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Video games have come a long way since their introduction. The first game I remember playing is probably Contra on the Nintendo Entertainment System. Mario, Sonic, Mortal Kombat, Donkey Kong, Solid Snake, were all friends and companions rather than games and characters. The stories and the immersive gameplay was part of the escapism that was meant for only 2 hours of the day and maybe 5 hours at max during the summers. But, one thing is for sure, games evolved, the consoles became advanced, and the introduction of PC gameplay created something completely different from what is expected of gaming.

The escapism became more and more realistic. The first flair of which as probably felt in Mortal Kombat with rot scoping technology being used. The images were pixilated but sure opened up a new world. Further developments with the Sony Playstation guaranteed that we were moving towards photorealistic games. But, that journey was strenuous and agonizingly slow; not painful for sure, which is a good thing. After spending countless amounts of our pocket money on games, we reached adulthood and saw the introduction of the eighth generation of video game consoles.

We finally saw graphics that were somewhat nearly photorealistic. Now that the ninth generation of consoles is undoubtedly in the works, we may see real photorealism. We also saw the introduction of virtual reality with the Oculus Rift and other VR hardware. But, the burning question is, when will we see genuinely immersive, photorealistic holographic gaming technology, which doesn’t involve any headgear? Remember the film Gamer starring Gerard Butler? Sure it was a letdown as a whole, but the concept was sure intriguing.

Time Traveler was probably the first game to use somewhat of a holographic technology back in 1991. Now, Microsoft has developed the Hololens technology for holographic gaming. Though, the graphics don’t look good at all. These look more like we were in the PlayStation 3 era. Remember Little Big Planet? Yes, that seemed better than this.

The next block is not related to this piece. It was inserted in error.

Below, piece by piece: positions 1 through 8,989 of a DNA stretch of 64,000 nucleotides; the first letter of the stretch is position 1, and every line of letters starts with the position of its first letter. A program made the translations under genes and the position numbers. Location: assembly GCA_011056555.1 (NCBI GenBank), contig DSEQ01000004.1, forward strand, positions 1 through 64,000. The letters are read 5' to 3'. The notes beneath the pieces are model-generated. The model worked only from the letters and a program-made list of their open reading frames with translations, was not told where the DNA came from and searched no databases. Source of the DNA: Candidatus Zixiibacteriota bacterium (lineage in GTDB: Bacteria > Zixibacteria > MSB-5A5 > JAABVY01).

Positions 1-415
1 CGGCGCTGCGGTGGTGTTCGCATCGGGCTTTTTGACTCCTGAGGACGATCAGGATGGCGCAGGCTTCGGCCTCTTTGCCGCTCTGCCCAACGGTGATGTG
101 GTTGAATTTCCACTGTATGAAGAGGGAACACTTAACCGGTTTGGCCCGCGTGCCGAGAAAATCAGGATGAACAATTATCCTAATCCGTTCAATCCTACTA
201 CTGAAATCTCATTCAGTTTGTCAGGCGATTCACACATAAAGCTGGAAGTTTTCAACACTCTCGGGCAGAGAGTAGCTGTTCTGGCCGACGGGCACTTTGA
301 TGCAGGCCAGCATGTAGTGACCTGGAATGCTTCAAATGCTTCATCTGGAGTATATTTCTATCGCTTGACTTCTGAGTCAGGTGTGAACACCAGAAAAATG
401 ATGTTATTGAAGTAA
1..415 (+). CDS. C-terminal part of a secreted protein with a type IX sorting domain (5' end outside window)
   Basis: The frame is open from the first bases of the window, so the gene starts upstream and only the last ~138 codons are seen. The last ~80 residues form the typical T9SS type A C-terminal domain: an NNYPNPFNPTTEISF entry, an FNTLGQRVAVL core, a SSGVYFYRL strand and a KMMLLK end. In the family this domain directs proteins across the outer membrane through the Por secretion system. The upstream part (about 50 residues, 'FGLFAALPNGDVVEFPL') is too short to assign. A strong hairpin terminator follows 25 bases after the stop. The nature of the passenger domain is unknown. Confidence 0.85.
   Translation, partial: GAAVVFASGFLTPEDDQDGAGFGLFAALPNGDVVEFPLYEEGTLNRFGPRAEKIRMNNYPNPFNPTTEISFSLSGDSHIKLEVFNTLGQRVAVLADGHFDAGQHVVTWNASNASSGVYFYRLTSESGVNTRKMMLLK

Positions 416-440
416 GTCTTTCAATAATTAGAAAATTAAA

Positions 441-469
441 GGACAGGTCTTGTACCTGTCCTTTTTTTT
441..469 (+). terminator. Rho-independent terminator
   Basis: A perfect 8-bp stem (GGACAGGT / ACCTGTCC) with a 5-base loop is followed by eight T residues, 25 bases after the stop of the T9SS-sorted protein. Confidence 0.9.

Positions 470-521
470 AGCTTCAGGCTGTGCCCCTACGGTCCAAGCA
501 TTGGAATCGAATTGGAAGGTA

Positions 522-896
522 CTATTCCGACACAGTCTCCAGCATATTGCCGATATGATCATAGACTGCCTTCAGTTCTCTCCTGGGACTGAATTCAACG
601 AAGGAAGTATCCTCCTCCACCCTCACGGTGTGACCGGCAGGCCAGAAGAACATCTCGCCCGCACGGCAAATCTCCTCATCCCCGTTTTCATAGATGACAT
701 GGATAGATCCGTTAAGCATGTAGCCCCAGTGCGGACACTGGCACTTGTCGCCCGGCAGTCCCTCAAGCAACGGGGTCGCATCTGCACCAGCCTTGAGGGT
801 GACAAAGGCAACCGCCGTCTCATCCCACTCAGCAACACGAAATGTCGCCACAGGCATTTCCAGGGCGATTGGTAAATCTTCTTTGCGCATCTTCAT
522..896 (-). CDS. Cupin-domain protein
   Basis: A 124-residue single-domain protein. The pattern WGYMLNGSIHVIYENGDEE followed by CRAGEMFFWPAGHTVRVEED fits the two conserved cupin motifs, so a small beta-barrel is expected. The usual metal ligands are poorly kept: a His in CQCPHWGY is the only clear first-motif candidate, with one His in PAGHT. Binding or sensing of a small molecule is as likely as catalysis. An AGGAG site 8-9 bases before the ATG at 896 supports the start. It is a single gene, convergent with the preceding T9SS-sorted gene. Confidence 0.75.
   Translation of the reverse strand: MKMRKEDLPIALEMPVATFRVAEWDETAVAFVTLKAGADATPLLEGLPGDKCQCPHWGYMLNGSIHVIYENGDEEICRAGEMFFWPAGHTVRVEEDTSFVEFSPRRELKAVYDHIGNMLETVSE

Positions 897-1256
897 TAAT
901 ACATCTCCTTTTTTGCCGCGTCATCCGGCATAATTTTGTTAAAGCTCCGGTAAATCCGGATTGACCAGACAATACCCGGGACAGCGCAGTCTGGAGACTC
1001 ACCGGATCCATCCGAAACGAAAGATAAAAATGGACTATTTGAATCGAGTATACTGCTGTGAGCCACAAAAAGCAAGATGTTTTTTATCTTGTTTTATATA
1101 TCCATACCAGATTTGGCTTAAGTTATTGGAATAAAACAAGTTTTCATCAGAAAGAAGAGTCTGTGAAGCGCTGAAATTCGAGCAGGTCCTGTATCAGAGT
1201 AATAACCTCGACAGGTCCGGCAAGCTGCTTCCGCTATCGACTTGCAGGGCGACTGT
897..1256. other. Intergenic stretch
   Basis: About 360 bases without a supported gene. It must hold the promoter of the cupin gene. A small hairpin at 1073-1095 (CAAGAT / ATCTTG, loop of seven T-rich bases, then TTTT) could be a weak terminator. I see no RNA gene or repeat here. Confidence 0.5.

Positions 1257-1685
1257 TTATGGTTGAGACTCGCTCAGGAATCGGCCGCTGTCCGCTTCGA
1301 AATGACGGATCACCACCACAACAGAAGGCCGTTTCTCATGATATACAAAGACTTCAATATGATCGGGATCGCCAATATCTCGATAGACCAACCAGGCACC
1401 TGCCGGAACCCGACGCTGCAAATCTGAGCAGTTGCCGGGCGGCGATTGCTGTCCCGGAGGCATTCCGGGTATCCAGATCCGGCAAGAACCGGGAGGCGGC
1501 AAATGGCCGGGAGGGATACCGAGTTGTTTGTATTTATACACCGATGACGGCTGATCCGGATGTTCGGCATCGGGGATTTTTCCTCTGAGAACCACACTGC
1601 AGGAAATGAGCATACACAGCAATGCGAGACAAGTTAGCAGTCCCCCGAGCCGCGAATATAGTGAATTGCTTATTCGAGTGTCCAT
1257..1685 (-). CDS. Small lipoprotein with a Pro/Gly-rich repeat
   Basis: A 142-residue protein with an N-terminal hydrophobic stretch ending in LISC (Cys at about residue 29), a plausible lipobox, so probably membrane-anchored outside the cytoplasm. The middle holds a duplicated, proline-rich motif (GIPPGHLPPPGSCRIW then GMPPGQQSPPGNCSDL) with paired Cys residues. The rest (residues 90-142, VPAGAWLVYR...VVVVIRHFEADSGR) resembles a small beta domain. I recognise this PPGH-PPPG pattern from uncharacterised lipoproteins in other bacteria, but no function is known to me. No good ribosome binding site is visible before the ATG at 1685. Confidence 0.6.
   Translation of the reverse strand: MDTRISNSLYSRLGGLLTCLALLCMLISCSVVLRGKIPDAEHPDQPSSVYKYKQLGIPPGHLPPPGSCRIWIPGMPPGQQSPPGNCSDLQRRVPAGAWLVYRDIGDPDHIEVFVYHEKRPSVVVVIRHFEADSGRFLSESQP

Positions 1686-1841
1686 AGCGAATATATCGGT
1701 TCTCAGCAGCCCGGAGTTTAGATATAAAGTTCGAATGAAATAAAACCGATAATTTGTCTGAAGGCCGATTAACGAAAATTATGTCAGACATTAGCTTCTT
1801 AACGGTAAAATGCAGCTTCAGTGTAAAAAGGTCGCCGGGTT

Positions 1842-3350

Furthermore, why do they have to wear headgear? Headgear is the bane of comfort from where I’m coming. We already have Oculus Rift and other hardware. I understand that Hololens is mostly made for platform gaming in the conventional sense, but the device is also primarily unfinished.

An Australian company called Euclideon has invented the Iron Man style Holographic table. This will go on sale sometime this year, and this looks very promising. Up to 4 people can use the table, and they will need to wear glasses that look like those 3D glasses you get at the cinema. The trouble here is the same. Why do I have to wear something on my eyes to look at something other than what I already have in my ears as a nuisance? I’m referring to my spectacles of course.

This table can project eight perspectives to its user, and that too is still not enough. We have drone technology developing so fast that now we have miniature drones that avoid a collision, hone tone targets and explode. Aside from that, we have Space X which is now beginning to feel somewhat feasible to use in the future. We have faster than ever bullet trains available, magnetic levitation technology, and hyperloop technology in the test phase. The gamer within us wants to know where and when will we be able to use actual holographic technology in a Star Wars style hologram (in Technicolor of course) to communicate and play with our friends? We may not know the answer for now, but one day, we hope, it will be a reality.

[Featured Image by CheriseAbonwood | Flickr | CC BY-SA 2.0]

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